July 15, 2015.  Today is my son Matthew’s birthday, and I also discovered it is the birthday of one of the sweet little girls here named Mandy (she has a younger sister named Sandy).  It was another busy and fruitful day in serving the Lord.  I have been bothered a bit by a sore throat and an inflamed eye, but it hasn’t been bad enough to keep me from any scheduled functions as yet.

I spoke to my group at Vacation Bible School from Proverbs 1:8-19, addressing particularly the young men on the danger of becoming involved in gangs.  In truth this is a clear and present danger in Guyana, where gangs of bandits frequently prey on people who work with large sums of cash.  Afterward the classes, we had peas with a spicy gravy over them, kool-aid, and a sweet and chewy Guyanese candy whose name I did not learn.  One of the kind ladies here, Sister Fanisa Narain, promised to make me a batch to take home for my children.

We again spent the afternoon with Pastor Terry, visiting some of the church folks as well as other people in the neighborhoods around Roadside Baptist Church, inviting them to the meetings and giving them Christian literature.  At one home we were served Sprite and curried fish, which was quite good.  The hospitality here is delightful, but at times it can be a challenge to the stomach.

After a nap in the hammock at the Rohit home, we took a ride over to the beach with Pastor Terry’s family, and enjoyed the scenery and fresh air there.  After a quick supper, we headed back to Roadside Baptist, where I preached the evening service, addressing the duties of Christian women from Titus 2:3-5.  The fruit of such a message God only can tell, but I was told that it is good for the folks to hear such truth occasionally from someone other than their own pastor, because sometimes people tend to tune out a voice that they hear week after week.  It is very evident even by casual observation that such messages are as badly needed here as in America, for feminism and worldly culture are internationally exerting a poisoning effect in the churches.

July 14, 2015.  The Katryans are both still suffering considerably in their bodies, but bearing up with Christian fortitude, and even performing extra tasks such as washing our clothes.  This morning after breakfast they dropped Dad off at the Roadside centre for the senior’s program, and took me down to Living Stone Baptist at Village #57 for the Vacation Bible class.  I spoke to the 13 and up class on the fear of the Lord from Proverbs 1:7, as being the foundational principle of the book of Proverbs, and also the basis of all true religion.  Meanwhile Dad spoke to the group of seniors who the church brings in once a month to provide food, a gift, and a sermon.  I got back to Roadside Baptist in time to enjoy a wonderful meal of noodles and chicken with the seniors.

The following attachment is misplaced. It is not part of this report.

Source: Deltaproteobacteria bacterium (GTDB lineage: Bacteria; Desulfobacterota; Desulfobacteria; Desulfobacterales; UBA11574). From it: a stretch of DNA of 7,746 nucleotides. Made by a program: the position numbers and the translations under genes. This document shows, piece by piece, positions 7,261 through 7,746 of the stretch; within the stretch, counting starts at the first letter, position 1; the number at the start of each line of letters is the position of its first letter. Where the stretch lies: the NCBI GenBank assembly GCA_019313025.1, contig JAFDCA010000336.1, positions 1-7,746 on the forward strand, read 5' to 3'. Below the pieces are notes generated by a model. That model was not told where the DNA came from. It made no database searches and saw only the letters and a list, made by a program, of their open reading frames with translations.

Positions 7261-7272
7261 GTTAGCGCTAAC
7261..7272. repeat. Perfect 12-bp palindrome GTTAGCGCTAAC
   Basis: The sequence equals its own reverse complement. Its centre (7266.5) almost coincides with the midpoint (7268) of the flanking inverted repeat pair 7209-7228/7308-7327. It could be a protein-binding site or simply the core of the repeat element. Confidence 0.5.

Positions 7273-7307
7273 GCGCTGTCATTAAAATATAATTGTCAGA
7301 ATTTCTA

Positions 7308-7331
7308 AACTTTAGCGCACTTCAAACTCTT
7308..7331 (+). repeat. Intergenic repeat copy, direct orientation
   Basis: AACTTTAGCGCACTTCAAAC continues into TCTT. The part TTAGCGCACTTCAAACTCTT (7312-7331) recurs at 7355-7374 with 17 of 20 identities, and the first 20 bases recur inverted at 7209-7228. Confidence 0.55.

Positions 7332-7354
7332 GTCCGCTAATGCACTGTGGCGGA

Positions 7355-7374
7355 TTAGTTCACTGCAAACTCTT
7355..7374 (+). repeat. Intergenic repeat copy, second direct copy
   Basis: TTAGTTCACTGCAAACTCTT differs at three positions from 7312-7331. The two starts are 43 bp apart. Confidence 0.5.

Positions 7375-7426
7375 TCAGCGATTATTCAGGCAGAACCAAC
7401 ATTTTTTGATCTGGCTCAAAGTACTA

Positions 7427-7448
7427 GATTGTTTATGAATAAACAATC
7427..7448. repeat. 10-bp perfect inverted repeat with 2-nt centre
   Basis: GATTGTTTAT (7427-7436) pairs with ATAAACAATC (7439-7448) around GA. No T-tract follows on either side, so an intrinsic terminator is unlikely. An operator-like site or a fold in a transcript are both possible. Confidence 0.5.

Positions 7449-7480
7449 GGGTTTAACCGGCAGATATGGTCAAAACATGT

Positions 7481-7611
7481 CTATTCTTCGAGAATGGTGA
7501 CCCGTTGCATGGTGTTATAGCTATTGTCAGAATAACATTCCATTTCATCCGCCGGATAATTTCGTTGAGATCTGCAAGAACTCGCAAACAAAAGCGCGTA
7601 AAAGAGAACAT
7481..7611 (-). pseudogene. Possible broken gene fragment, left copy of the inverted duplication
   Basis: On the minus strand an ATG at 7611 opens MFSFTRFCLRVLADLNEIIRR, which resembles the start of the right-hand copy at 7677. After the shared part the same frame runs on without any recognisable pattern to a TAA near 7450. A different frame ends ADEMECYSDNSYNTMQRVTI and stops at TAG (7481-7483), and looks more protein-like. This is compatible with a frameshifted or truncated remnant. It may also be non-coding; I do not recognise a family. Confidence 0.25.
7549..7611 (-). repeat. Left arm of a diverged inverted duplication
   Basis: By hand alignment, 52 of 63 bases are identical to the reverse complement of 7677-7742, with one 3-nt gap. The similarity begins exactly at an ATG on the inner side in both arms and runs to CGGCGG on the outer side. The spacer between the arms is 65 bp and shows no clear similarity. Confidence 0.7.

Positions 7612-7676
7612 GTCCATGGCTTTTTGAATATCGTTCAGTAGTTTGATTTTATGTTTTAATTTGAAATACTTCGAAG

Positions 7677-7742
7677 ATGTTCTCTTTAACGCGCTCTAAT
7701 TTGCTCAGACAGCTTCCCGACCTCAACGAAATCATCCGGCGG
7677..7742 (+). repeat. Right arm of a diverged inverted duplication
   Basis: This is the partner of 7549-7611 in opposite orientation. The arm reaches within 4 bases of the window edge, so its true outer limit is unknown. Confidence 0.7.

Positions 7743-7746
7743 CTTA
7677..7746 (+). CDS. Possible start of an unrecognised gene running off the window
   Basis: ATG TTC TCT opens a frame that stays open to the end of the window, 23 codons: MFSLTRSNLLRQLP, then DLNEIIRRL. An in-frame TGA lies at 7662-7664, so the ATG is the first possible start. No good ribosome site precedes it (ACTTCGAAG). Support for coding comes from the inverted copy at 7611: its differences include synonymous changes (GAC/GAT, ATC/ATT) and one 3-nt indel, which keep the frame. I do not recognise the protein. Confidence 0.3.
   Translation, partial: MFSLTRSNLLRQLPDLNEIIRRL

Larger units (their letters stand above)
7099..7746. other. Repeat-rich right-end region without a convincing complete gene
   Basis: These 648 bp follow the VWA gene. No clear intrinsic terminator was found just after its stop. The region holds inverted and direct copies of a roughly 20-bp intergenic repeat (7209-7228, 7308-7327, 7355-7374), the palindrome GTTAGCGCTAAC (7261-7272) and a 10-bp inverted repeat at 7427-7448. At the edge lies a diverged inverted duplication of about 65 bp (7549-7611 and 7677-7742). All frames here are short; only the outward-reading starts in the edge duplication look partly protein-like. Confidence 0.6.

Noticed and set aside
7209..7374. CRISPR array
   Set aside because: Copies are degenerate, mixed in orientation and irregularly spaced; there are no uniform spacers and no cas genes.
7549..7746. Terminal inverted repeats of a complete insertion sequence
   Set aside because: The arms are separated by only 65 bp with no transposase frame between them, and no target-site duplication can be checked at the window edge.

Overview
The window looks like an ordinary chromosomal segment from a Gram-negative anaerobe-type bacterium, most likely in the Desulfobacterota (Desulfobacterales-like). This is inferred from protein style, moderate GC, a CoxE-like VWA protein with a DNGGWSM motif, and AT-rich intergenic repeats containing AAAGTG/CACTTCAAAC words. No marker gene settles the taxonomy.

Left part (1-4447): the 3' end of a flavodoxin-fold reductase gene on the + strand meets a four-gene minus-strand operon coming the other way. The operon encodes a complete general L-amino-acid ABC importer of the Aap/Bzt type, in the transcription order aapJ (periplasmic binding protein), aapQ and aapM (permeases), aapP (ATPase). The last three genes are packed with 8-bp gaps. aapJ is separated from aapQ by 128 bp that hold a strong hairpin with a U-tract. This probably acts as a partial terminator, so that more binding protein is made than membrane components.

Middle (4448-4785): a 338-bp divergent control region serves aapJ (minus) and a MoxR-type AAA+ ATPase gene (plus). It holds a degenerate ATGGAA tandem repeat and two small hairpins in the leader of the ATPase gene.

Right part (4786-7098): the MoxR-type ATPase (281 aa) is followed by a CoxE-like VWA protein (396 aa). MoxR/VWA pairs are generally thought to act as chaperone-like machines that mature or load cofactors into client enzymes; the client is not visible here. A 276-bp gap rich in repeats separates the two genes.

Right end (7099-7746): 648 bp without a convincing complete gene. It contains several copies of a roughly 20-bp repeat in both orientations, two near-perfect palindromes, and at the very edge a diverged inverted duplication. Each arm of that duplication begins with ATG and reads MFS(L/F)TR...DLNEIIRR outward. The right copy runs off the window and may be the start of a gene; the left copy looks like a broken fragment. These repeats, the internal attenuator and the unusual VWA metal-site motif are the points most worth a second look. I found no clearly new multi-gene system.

We spent the afternoon with Pastor Terry Rohit, accompanying him on visitation, and fellowshipping with him and his wife and mother.  We were, as always, very generously treated, and kept well-fed.  The evening service was at Roadside Baptist, where Dad spoke on the subject of true liberty to a full building.  The congregation listened very attentively to a strongly preached message.  We can but hope and pray that the faithful preaching of God’s truth will bear fruit in the lives of many.

July 13, 2015.  Today, Monday, had its difficulties, but concluded with a good evening meeting at Corriverton Baptist.  Pastor Katryan’s church bus was reluctant to start when we headed for the Vacation Bible School class at Living Stone Baptist Church, but we made it there safely, with probably twenty passengers.  The classes were very well attended, mostly by young people, but a few older believers as well.  I spoke to those 13 and up from Proverbs 1, and hope to continue in the Proverbs throughout the week.

After the classes, cookies and kool-aid were served.  I had to take a couple of pictures of myself and the children drinking kool-aid in Guyana; thankfully not the Jim Jones variety!  We enjoyed good fellowship there, particularly with an elderly brother named Crandon, who spoke with us of his experiences, tests, God’s faithfulness, and the authority of God’s word even in our present age.  He is a very soft-spoken man, hard to hear, but one of those brethren with whom it is a privilege to spend time.

After returning home for lunch, Pastor Katryan took the church van to a mechanic, who discovered the starter had gone bad.  He managed to replace it for $90,000 Guyana, or $450 American.  The Katryans’ pressure pump at the house also burned out, making it a very difficult afternoon for them, but one which they bore with commendable Christian patience.

The evening revival service at Corriverton Baptist went well, I thought.  The congregation was very attentive as I spoke on the responsibilities of husbands and fathers.  The same bat from yesterday morning appeared midway through the service, and distracted folks as he flew around in crazy patterns, before finally hitting a fan blade and falling to the floor (I suppose his radar must be defective).  Sister Diane did what I should’ve done yesterday, picked him up by a wing and tossed him outside.  The service went on from that point forward without any more distractions or interruptions.

July 12, 2015.  This morning we were up before dawn to study, and prepare for the early morning service at Corriverton Baptist Church.  Because the church van needs to be used to transport people back to their homes or to the other churches, the services at Corriverton Baptist begin early, at 8:15.  I spoke for about 25 minutes to the Bible class from Proverbs 28:26 on the folly of trusting our hearts.  Like last year, only a handful were there when we began, but many more arrived as I was speaking.  By the time Dad commenced preaching the morning service, the building was filled in quite nicely.  He spoke on Christ as the only sacrifice for sin from Hebrews 9:26, a message very well received by the people.